Association for Behavior Analysis International

The Association for Behavior Analysis International® (ABAI) is a nonprofit membership organization with the mission to contribute to the well-being of society by developing, enhancing, and supporting the growth and vitality of the science of behavior analysis through research, education, and practice.


50th Annual Convention; Philadelphia, PA; 2024

Event Details

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Symposium #58
Recent Advancements in the Use of Technology-Based Training
Saturday, May 25, 2024
10:00 AM–11:50 AM
Marriott Downtown, Level 5, Grand Ballroom Salon AB
Area: TBA/DDA; Domain: Applied Research
Chair: Jordan DeBrine (UNMC, KKI)
Discussant: Ellie Kazemi (Behavior Science Technology (BST) & CSUN)

Behavior analysts are commonly tasked with training a variety of stakeholders and non-behavioral professionals to implement behavior-change procedures. Given the integral role of technology in our everyday lives, the field of Applied Behavior Analysis (ABA) has begun to integrate advanced technology into practice, specifically in the area of staff, caregiver, and educator training. The presenters will review recent advancements in training using multimedia technology. Presenters will expand upon the use of virtual reality (VR), artificial intelligence (AI), video-based training (VBT), and behavioral skills training (BST) to train a variety of behavior change procedures. Across these studies, participants included caregivers, novice volunteers, experienced professionals, and university psychology students. Across studies, participants were taught to implement Functional Communication Training (FCT), Free Operant Stimulus Preference Assessments, and a Feeding Protocol. The researchers will examine the value, efficacy, and accessibility of innovative training modalities across skills. We will discuss the implications of new and existing technology advances and the implications for research and practice.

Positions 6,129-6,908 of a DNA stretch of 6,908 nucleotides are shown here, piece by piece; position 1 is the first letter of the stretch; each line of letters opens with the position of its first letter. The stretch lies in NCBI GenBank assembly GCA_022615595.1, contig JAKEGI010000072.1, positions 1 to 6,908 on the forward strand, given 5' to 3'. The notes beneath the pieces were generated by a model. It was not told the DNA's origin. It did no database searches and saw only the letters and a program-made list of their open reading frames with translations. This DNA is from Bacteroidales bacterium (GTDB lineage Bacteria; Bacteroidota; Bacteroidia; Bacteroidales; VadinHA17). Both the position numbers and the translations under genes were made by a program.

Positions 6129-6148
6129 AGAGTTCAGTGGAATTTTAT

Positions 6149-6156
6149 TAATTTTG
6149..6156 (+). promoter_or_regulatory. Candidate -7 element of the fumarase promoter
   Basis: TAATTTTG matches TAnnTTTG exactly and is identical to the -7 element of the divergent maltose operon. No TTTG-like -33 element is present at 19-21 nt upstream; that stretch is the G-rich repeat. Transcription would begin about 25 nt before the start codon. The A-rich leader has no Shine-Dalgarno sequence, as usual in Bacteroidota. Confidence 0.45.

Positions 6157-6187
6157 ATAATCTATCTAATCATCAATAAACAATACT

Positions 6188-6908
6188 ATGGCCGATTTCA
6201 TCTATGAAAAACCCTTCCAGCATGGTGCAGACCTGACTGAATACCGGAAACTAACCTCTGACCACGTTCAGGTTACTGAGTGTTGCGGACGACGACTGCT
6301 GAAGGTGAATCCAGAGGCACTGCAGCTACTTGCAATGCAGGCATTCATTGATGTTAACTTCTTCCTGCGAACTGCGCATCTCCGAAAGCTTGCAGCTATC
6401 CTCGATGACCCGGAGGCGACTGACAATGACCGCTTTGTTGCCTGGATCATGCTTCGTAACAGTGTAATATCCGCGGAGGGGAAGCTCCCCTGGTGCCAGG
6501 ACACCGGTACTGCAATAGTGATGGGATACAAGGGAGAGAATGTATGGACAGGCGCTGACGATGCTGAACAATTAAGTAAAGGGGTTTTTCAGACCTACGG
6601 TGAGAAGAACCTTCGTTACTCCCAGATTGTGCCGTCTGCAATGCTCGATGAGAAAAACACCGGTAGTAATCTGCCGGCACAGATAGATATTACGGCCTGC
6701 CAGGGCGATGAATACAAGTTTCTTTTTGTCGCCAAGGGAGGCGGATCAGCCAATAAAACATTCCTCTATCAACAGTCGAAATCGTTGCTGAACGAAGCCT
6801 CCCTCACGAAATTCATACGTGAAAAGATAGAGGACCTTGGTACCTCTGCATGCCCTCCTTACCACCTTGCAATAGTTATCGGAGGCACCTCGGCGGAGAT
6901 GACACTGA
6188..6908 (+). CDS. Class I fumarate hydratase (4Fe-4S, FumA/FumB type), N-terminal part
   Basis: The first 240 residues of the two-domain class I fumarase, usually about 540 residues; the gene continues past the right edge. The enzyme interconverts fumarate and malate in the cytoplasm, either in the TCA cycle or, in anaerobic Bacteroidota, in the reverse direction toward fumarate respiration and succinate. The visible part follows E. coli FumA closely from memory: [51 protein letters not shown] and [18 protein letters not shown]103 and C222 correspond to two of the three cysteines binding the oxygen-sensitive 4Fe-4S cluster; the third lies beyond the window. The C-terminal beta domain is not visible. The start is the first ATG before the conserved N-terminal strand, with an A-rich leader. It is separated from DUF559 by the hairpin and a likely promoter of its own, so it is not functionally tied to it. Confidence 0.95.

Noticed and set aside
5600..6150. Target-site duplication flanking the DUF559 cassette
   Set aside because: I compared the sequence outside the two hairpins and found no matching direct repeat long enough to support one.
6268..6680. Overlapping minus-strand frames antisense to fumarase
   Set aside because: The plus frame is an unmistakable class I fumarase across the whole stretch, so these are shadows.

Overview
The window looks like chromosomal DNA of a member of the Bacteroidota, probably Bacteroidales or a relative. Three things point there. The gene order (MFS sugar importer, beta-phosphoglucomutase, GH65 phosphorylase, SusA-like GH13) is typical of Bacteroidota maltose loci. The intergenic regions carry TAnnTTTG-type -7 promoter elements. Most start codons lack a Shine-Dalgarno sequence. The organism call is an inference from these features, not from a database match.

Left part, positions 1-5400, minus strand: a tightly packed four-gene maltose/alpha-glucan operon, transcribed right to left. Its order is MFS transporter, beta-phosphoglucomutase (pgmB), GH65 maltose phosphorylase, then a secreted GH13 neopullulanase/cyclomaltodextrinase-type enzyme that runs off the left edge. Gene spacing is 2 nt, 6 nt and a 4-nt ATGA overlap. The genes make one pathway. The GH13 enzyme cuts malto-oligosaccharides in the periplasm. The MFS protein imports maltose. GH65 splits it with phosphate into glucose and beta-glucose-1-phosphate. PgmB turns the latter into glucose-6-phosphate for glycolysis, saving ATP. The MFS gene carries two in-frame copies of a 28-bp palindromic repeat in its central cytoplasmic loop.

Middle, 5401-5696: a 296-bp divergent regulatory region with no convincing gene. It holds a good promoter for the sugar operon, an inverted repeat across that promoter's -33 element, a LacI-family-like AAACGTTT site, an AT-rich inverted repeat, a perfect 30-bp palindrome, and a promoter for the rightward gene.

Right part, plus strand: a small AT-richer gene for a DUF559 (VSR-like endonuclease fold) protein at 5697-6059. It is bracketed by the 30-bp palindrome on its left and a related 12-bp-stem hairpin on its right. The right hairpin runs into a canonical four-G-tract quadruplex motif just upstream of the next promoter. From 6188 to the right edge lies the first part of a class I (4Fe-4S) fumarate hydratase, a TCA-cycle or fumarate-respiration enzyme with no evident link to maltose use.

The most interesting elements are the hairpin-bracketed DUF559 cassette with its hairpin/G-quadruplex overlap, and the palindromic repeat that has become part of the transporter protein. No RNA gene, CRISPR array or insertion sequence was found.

Instruction Level: Intermediate
Keyword(s): BST

Integrating Artificial Intelligence (AI) and Virtual Reality (VR) to Teach Functional Communication Training: Results From Exploratory Studies

SETH KING (University of Iowa)

Functional communication training (FCT) is an effective approach to treating challenging behaviors in students with disabilities. Staff involved in behavior intervention often lack access to training in FCT, however. We evaluated behavior skills training (BST) in FCT featuring artificial intelligence (AI) and virtual reality (VR). BST consisted of prerecorded lectures and models followed by AI-delivered systematic prompting and feedback within a VR simulation. Five doctoral-level students in psychology and education participated. Lessons involved behavior maintained by escape from demands (Studies 1 & 2) and access to tangibles (Study 2). Results across studies suggest correspondence between AI-assessment of movement and speech and human observation was high, but varied based on the condition and student facility with English. For Study 1, Weighted baseline corrected Tau (WTaubc) was consistent with a large effect (.81). For Study 2, WTaubc was consistent with a large effect (.67). Participants reported learning the procedure and found the training acceptable.


Training Adults to Implement a Brief Stimulus Preference Assessment: Increasing the Accessibility of Training

WILLIAM J. HIGGINS (Munroe-Meyer Institute, University of Nebraska Medical Center), Brenda J. Bassingthwaite (Munroe-Meyer Institute; University of Nebraska Medical Center), Adriano Barboza (Conduzir Behavioral Health Services)